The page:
Kaleb came to power around 514. He appreciated both Ethiopian and Greek culture and inscriptions in Greek have been found in Aksum’s ruins. He was also a contemporary of the Byzantine emperors Justin I and Justinian and Kaleb developed economic and diplomatic ties with them both. Aksum came to not only dominate the Red Sea region, but it made a name for itself as a global economic power.


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Inscription in Arabian script detailing Kaleb’s campaign on the Arabian Peninsula. Source: Institute of Advanced Study


Aksum’s conquest of southern Arabia (modern Yemen) was the greatest achievement of Kaleb’s reign. Allegedly, an Arabian leader called Dhu Nuwas had converted to Judaism and went about persecuting local Christians. Given Aksum’s historical supremacy in the region, Kaleb could not let this stand. The king sent an army to Yemen, conquered the territory, and defeated Dhu Nuwas. Aksum’s direct domains now extended to the other side of the Red Sea.


How accurate is the narrative of an Arabian Jewish warlord persecuting Christians en masse? We really have no way of knowing the full answer. Perhaps it had a more symbolic meaning, representing the triumph of Christianity over other religious traditions. Regardless, the conquest of Yemen cemented Kaleb’s legacy as a great Christian king. The modern Ethiopian Orthodox Church recognizes him as a saint, as do Ethiopian Catholics.


The Decline of Aksum

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Aksumite ruins with several stelae still standing, Source: Heritage Daily


The Kingdom of Aksum stayed Christian for centuries after kings such as Ezana and Kaleb were gone. But its society started to decline around the 7th century. Archaeologists have not discovered any Aksumite coins from this time period, and the rulers of Aksum had long since stopped building monuments. Aksum’s territories would recede when Islamic armies conquered the Arabian Peninsula. The kingdom continued to trade, but it was losing control over its merchant networks.


It was not just the Muslim conquests or local invasions that contributed to the fall of Aksum. Scholars suspect climate change may have played a role, too. Without their access to the Red Sea, the Aksumites had to produce more of their own goods, including food. Agriculture and irregular periods of rainfall combined to degrade Ethiopia’s soil. By the middle of the 10th century, Aksum could not sustain itself any longer.


The Legacy of Aksum and Ethiopian Christianity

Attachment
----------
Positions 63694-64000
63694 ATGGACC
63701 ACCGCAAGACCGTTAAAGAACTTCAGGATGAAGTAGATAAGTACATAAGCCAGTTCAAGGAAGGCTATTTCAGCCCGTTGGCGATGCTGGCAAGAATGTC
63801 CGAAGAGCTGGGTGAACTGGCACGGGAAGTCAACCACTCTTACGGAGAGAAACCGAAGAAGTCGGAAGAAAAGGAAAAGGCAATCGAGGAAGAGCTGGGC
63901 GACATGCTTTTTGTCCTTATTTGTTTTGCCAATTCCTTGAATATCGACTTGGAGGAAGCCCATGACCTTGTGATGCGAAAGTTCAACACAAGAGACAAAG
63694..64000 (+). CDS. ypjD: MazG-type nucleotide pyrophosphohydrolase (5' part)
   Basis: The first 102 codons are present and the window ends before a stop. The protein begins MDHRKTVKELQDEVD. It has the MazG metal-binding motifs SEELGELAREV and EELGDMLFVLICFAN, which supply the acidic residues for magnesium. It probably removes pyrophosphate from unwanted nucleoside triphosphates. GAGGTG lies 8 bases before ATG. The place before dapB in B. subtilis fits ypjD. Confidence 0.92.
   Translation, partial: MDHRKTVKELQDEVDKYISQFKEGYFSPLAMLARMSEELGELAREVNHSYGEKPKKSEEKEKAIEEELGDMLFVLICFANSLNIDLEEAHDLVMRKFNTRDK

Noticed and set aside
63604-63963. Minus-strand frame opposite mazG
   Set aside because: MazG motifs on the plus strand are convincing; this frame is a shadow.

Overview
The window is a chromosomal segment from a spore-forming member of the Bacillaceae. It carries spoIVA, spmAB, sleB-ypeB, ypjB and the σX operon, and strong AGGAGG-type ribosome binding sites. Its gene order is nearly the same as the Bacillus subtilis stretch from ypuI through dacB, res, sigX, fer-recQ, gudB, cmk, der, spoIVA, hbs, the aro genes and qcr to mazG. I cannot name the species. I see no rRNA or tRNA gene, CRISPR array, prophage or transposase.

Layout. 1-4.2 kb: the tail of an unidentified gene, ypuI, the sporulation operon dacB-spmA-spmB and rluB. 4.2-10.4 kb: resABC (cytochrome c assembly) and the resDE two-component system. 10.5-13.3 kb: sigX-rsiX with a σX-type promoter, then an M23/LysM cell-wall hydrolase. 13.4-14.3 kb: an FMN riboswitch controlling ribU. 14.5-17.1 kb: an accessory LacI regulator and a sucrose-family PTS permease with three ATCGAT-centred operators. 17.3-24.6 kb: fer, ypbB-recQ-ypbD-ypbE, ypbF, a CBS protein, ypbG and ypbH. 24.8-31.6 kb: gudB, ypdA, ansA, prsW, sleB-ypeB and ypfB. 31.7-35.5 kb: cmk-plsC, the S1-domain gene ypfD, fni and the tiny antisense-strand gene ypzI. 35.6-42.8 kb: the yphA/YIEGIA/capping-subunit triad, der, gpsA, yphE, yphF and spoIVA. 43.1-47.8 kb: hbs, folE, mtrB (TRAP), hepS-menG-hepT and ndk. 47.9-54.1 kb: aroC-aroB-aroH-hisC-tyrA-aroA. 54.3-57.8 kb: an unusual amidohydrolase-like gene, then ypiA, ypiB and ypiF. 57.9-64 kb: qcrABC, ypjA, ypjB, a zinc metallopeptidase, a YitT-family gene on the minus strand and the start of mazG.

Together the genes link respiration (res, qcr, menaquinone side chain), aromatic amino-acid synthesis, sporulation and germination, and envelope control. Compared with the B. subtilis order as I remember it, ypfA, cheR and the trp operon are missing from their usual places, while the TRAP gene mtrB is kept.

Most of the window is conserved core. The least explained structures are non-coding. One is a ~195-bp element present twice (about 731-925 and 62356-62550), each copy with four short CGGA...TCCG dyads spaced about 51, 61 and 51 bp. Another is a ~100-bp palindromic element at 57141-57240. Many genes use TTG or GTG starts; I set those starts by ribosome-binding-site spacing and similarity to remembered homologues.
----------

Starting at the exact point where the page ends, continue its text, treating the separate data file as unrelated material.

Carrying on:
Ethiopian triptych depicting Jesus, Mary, the Apostles, and Saint George, 18th or 19th century. Source: The New York Review


When a once-powerful society collapses, very rarely does everything it once upheld cease to exist. Sure, a country’s culture might undergo dramatic changes, but the past never entirely fades away. This was true of the Roman Empire, and it is equally true of the Kingdom of Aksum.


Ethiopian Christianity survived Aksum’s fall. If anything, it became even more vibrant. Historical and archaeological evidence from Ethiopia’s next dynasty, the Zagwe, is hard to come by. What little evidence is available, however, suggests continued Christian devotion and state patronage of the religion. The eleven rock-cut churches of Lalibela (Link to Lalibela Article 6476), for example, are a testament to early medieval Ethiopian Christianity and Aksumite architectural styles.


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Ethiopian Orthodox priests in a procession, 2021. Source: Oxford Center for Mission Studies


The final dynasty to rule Ethiopia, the House of Solomon (1270-1974), went even further in upholding Orthodox Christianity. The Solomonic emperors crafted an intricate narrative linking their rule to both the Kingdom of Aksum and Biblical figures like King Solomon and the Queen of Sheba. The emperor was seen as being divinely approved; it was his duty to protect and promote Ethiopian Christianity. A 14th-century epic, the Kebra Nagast, chronicles the imperial family’s legendary genealogy in great detail.


The old city of Aksum still exists, as well. It continues to occupy a central place in Ethiopian Orthodoxy, as it did over a thousand years ago. Many Ethiopians believe the sacred Ark of the Covenant rests in Aksum’s largest church, the Church of Our Lady, Mary of Zion. We have no way to verify this claim, but the legend testifies to Aksum’s importance as a spiritual center for Ethiopian Christianity.

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By Greg PasciutoBA HistoryGreg is a Stonehill College graduate and aspiring writer and editor from Boston, MA. When he isn’t working his full-time job, you might find him reading, completing creative word searches, or just looking to learn new skills for life. His historical interests are particularly centered on the history of religion and the interactions of different cultural groups. Not limited to a single geographic region, Greg enjoys uncovering the stories of cultures all around.